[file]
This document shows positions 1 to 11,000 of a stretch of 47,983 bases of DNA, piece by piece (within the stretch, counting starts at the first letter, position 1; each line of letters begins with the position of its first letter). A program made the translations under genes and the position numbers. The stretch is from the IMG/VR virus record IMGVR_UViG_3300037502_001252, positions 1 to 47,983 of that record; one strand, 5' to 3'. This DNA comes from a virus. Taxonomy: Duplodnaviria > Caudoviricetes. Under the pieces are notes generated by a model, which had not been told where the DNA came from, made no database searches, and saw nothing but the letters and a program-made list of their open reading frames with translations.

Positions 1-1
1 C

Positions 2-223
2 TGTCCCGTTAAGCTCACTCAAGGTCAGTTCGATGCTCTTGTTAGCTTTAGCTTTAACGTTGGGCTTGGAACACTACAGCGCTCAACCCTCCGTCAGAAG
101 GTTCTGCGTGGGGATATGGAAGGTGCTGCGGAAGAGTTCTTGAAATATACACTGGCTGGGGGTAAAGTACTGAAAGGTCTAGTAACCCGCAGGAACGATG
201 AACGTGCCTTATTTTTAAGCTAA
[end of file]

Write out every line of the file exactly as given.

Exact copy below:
This document shows positions 1 to 11,000 of a stretch of 47,983 bases of DNA, piece by piece (within the stretch, counting starts at the first letter, position 1; each line of letters begins with the position of its first letter). A program made the translations under genes and the position numbers. The stretch is from the IMG/VR virus record IMGVR_UViG_3300037502_001252, positions 1 to 47,983 of that record; one strand, 5' to 3'. This DNA comes from a virus. Taxonomy: Duplodnaviria > Caudoviricetes. Under the pieces are notes generated by a model, which had not been told where the DNA came from, made no database searches, and saw nothing but the letters and a program-made list of their open reading frames with translations.

Positions 1-1
1 C

Positions 2-223
2 TGTCCCGTTAAGCTCACTCAAGGTCAGTTCGATGCTCTTGTTAGCTTTAGCTTTAACGTTGGGCTTGGAACACTACAGCGCTCAACCCTCCGTCAGAAG
101 GTTCTGCGTGGGGATATGGAAGGTGCTGCGGAAGAGTTCTTGAAATATACACTGGCTGGGGGTAAAGTACTGAAAGGTCTAGTAACCCGCAGGAACGATG
201 AACGTGCCTTATTTTTAAGCTAA